What does it take to design a modern classic? Kingsbarns architect, Kyle Phillips joins a number of fellow high-profile course designers to provide an insight into creating the ultimate challenge. By Mark Alexander

For some the lure of golf is to try and break 80, for others it?s to hit the perfect wedge shot. For golf course architects, it?s about creating the ultimate challenge. With a brief to build layouts that are sculpted yet demanding, course designers are a rare breed. Their tools include the sand trap, the water hazard, the dogleg and the two-tier green. And if the game wasn?t hard enough, they try to perplex us with blind tee shots and sloping fairways. To achieve this level of mischievous intent takes years of practice and dedication.
Kyle Phillips, designer of the celebrated Kingsbarns course near St Andrews in Fife and one of Hertfordshire?s finest tracks The Grove, spent most of his school years nursing bruised knuckles. ?I always had an interest in designing things,? he says. ?When I was 12, instead of taking notes I drew golf holes and houses. I remember getting my knuckles wrapped more than once by a passing teacher.?

After graduating from Kansas State University in America with a degree in landscape architecture, Phillips served a 16-year apprenticeship with Robert Trent Jones and sons before setting up his own practice in 1997 in California.
Today, his juvenile scribblings have been swapped for detailed plans of multi-million dollar developments.
?A good plan sets the stage for what you will do afterwards. The planning aspect is very important ? it gives you the opportunity to really set the foundations for what you?re going to do golf-wise,? says Phillips.
With an average course taking nearly three years to design and build, it pays to think ahead. Building a layout is a huge undertaking, but getting it accepted as a classic is an entirely different challenge. The transition from ?new kid on the block? to a ?must-play? course is a difficult process that some venues are seeking to ease through tournament accreditation. In Wales, for example, Machynys Peninsula hosted the Wales Ladies Championship of Europe just three months after it was completed, and in Ireland the Palmerstown House PGA National was the venue for the Irish Professional Championship six months after its launch.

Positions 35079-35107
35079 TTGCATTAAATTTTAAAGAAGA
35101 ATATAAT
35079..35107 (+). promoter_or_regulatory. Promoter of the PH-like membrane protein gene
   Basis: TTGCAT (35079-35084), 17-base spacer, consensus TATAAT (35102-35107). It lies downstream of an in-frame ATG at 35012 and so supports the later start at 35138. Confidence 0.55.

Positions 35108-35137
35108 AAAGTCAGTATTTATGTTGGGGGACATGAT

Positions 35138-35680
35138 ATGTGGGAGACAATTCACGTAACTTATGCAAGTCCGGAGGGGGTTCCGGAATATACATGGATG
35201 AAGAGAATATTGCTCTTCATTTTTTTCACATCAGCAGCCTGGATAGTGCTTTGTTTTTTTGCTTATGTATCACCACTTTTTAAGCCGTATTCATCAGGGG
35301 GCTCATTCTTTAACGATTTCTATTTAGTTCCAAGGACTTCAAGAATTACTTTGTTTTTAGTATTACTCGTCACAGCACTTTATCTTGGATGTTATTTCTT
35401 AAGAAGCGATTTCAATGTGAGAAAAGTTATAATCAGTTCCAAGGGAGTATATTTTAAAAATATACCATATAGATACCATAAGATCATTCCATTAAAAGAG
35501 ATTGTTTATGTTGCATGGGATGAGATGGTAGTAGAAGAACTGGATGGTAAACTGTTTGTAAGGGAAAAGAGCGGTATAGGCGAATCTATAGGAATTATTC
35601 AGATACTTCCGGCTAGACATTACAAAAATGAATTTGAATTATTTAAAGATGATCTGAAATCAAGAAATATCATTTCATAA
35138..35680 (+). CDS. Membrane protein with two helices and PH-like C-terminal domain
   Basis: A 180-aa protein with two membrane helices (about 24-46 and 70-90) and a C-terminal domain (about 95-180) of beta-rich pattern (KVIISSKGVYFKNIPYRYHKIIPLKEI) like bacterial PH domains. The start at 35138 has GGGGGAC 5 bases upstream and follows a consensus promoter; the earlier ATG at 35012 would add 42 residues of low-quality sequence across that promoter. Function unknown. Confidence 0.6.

?I always had an interest in designing things. When I was 12, instead of taking notes I drew golf holes”

Bob Hunt, managing director of PGA Design Consulting, says 35 years of building courses have taught him that costs and expectations have to be dealt with early on.
?I?ve sat on many conference stages listening to famous British golf course architects say they can build golf courses for £300,000, but the costs don?t include irrigation and drainage. We think you need to consider everything that?s involved in golf design and that?s why we spend a lot of time doing feasibility studies.?
Hunt?s creations indicate a willingness to accept projects that others would shy away from. Take the $50 million Bora Country Club in South Korea which was constructed in just 17 months. Work undertaken included removing 220m-high hills, crushing 27 million cubic metres of rock and transplanting 20,000 mature trees into nurseries during construction. It took three contractors and 334 pieces of earth-moving equipment working 24 hours a day to complete the job. While this level of manipulation is rare, it shows what can be achieved when the juggernaut of golf construction builds up a head of steam.

Design may be the cornerstone of a good golf course, but subtle alterations that can drastically improve the quality of the end result occur during construction. ?You can draw whatever you want on a plan,? says Paul Kimber of DMK Design, ?but the guys who are actually building [the course] make the decisions that bring the course together.?
He also believes in a more traditional approach: ?The old architects built golf courses with very little machinery. Over the years, the machinery got bigger and the courses got boring. So we?re trying to recreate how it used to be done. We want to get more subtle shapes that you don?t get with a three-metre bulldozer blade. It?s about finding the right tool for the job.?